It happened to me again the other day and my frustration continues to grow.
Imagine a man who innocently walks in a sporting goods store, or perhaps even in a department store, with the sole intention of replacing his running suit which he has worn to shreds, and his wife threatens to throw out when he is not looking.
It is a given that male pride tells him he can find the exact running suit he needs to fit his particular needs without his wife accompanying him.
He edges up to a row of running suits and first looks at material and color. He needs to know if he wants lining in his running suit for colder winter weather or something lighter for hot summer weather.
Color is also important. Being a Michigan State University graduate I understand that a green and white running suit could make an important statement about me as opposed to a maize and blue number that screams the University of Michigan.
One must also be careful about the color green. A light green simply will not do. A British racing green is perfect. The latter is almost impossible to find so usually I settle for a blue and white, two-tone blue or black running suit.
If I were an amateur and not a lifelong athlete then I would purchase the suit and be on my way. Since I competed for Michigan State and continue to be not only a masters (40 and over) but a seniors (50 and over) runner, there is one more critical test to make before the purchase.
Any running suit I buy must have pockets with zippers in the jacket, front pockets with zippers and a back pocket with a zipper in the pants. The operative word here is zippers in case you missed the point. Some suits have fewer pockets and one pocket with Velcro as an afterthought.
When I find another running suit with the exact combination of zippers I want, it will be a miracle similar to Michigan State winning another national championship in football. The probability of this happening in my lifetime is close to zero.
People who design running suits today could not possibly be athletes or people who are interested in safeguarding their valuables. Pockets without zippers allow wallets, money and keys to fly out when running or even sitting in a chair.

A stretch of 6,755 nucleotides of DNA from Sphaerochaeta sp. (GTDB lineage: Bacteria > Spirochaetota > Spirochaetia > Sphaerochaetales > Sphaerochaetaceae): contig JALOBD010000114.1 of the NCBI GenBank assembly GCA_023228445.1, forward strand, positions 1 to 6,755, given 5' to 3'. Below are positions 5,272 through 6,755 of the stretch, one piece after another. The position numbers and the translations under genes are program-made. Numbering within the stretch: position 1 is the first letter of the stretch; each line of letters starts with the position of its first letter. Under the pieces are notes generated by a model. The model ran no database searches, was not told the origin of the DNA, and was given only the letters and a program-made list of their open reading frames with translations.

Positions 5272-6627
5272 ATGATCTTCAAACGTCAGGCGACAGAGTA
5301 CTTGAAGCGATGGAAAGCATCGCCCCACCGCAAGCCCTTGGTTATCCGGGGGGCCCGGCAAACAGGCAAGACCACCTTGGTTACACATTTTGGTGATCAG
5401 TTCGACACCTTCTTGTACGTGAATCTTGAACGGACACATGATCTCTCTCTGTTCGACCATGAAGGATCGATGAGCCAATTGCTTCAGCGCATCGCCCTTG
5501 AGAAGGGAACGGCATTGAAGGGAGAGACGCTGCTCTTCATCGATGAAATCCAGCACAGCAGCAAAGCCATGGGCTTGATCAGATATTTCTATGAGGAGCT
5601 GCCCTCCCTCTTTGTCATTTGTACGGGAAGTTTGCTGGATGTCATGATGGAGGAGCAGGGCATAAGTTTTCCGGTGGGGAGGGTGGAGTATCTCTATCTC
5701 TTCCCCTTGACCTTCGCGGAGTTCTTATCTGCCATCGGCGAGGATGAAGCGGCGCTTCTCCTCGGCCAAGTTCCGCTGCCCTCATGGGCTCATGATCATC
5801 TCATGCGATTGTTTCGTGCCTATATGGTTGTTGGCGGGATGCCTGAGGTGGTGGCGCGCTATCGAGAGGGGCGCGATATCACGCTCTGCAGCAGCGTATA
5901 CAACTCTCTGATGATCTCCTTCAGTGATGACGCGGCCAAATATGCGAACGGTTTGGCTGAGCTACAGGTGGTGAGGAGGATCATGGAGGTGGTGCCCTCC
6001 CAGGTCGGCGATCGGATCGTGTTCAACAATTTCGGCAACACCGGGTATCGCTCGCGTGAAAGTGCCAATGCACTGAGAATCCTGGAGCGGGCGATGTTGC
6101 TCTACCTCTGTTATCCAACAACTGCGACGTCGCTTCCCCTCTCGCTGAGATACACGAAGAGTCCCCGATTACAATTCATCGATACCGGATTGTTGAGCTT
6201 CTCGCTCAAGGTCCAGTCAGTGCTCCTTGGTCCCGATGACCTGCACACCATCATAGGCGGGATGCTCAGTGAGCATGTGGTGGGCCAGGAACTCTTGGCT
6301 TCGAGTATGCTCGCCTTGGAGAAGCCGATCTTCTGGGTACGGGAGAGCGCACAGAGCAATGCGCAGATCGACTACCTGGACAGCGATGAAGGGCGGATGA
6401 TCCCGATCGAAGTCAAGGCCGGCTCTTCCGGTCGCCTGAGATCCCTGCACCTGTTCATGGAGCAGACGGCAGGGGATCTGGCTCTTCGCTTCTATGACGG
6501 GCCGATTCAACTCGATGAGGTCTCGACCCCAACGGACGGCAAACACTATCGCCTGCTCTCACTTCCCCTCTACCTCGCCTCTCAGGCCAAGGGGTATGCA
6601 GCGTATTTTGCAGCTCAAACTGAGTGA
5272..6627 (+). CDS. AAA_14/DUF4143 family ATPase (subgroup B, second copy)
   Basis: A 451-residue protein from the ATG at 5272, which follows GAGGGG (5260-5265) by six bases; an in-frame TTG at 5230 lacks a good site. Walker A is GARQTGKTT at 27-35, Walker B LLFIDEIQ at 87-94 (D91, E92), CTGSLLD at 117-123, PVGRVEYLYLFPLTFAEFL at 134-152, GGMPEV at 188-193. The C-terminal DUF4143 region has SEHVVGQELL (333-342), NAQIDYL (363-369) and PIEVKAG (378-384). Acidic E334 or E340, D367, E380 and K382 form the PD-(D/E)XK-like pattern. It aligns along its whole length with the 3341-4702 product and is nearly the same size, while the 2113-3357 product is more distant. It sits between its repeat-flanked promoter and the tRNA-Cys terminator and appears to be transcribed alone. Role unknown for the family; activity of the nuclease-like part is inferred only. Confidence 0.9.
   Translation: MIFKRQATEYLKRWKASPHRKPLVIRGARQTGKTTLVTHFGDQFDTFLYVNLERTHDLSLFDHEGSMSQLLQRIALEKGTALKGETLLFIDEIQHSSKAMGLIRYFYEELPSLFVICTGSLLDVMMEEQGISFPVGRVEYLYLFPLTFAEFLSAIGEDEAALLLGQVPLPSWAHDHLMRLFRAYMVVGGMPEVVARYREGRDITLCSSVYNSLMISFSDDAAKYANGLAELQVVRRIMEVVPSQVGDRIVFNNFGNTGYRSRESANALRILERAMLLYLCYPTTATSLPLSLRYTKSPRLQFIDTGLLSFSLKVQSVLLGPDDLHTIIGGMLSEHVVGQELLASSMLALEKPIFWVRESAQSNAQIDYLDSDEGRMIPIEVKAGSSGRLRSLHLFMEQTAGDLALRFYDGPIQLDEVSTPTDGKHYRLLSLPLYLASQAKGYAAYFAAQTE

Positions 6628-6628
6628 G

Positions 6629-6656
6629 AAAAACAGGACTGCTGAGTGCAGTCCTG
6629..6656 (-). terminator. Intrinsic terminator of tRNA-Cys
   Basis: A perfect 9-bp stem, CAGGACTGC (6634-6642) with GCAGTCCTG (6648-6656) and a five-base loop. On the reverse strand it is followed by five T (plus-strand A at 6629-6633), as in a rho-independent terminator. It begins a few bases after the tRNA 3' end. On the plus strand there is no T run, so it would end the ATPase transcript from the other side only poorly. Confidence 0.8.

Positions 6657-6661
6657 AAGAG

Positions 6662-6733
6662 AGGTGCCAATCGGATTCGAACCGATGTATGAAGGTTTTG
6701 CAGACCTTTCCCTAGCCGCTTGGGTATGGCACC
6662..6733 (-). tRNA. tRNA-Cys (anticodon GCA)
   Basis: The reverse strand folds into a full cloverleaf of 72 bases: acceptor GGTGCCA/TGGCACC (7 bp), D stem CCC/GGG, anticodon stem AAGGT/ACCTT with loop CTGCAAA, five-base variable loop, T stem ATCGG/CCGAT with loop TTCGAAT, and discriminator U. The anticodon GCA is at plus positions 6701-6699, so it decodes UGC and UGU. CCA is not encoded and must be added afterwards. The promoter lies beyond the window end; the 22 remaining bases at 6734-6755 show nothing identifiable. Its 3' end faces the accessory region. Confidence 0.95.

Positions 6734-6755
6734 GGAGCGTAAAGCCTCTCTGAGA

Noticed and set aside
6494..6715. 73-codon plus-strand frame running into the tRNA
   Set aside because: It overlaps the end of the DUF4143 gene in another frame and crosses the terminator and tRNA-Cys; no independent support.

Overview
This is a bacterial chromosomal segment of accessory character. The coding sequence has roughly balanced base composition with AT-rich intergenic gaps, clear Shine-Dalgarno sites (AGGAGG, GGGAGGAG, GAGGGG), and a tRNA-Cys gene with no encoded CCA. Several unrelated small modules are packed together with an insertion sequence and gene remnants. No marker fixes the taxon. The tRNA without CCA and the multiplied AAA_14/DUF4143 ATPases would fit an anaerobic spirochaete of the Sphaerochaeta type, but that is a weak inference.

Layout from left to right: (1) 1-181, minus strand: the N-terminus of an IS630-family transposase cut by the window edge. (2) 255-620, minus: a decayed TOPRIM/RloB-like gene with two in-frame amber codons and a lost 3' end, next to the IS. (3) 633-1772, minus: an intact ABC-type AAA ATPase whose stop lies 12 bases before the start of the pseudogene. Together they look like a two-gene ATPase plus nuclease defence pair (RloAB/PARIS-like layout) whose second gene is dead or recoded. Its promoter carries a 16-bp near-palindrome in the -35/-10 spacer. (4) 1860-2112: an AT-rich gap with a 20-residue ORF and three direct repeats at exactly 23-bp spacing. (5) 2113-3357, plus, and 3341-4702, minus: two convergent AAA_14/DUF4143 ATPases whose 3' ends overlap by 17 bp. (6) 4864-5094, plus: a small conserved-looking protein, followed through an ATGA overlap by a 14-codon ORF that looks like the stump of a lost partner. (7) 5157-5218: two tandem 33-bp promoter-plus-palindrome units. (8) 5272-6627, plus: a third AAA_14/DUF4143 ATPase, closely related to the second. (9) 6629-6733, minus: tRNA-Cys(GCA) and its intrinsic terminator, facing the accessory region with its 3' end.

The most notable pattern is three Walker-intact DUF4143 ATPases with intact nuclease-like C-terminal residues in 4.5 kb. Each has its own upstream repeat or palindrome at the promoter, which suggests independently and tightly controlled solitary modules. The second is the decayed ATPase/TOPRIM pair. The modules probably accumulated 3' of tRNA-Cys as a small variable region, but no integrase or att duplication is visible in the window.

What exactly is wrong with designers that they do not create what any sane, athletic man wants and used to get in a running suit? Are the designers all without half a brain in their head, or do they not care enough to make what the consumer needs?
I believe that what has happened in the design industry is that the people who design have been told to cater to a younger buyer who is interested in fashion and not utility. We have millions of kids and young adults running around the country today who want to look athletic and cool but are not athletic or cool.
They are the pawns of the fashion industry who are easily led to slaughter by designers with no other intent than putting out a new fashionable fall color to ring the cash register.
The biggest culprit just might be Nike, you know, the company that does not need to use its name because it has the carefully marketed and branded swoosh to announce its presence.
When I competed at Michigan State, Nike was not even a thought in Phil Knight’s head. It was some years after I graduated that Nike was born and rose to prominence as a store for athletes, especially runners.
Steve Prefontaine was Nike’s only spokesman and symbol. Pre was America’s greatest middle distance runner in his prime and is American’s greatest running legend.
I cannot tell you how saddened I was when I went to Nike’s huge store in Seattle and found only a few pair of actual running shoes, all of the rest were fashion shoes for kids to show off.
Once Nike became serious about manufacturing running apparel things have really gone downhill. I was in Macy’s yesterday looking at Nike running suits and found no zippers or Velcro on any pockets. Everything was made in Thailand and accompanied by an expensive price tag. Good grief!
Nike might as well advertise itself as the fashion wear leader since athletes and runners have been pushed aside to make room for more sales and profits. You would think that some enterprising person would figure out the void and fill it with the product I want and need.
I am disgusted with current running suits and the designers who design them.
I am even more disgusted with Nike and Phil Knight. He competed for the University of Oregon as a runner. He has made millions and apparently donated millions to the Ducks’ athletic program but cannot now even make running suits for runners that have a single zipper to protect valuables.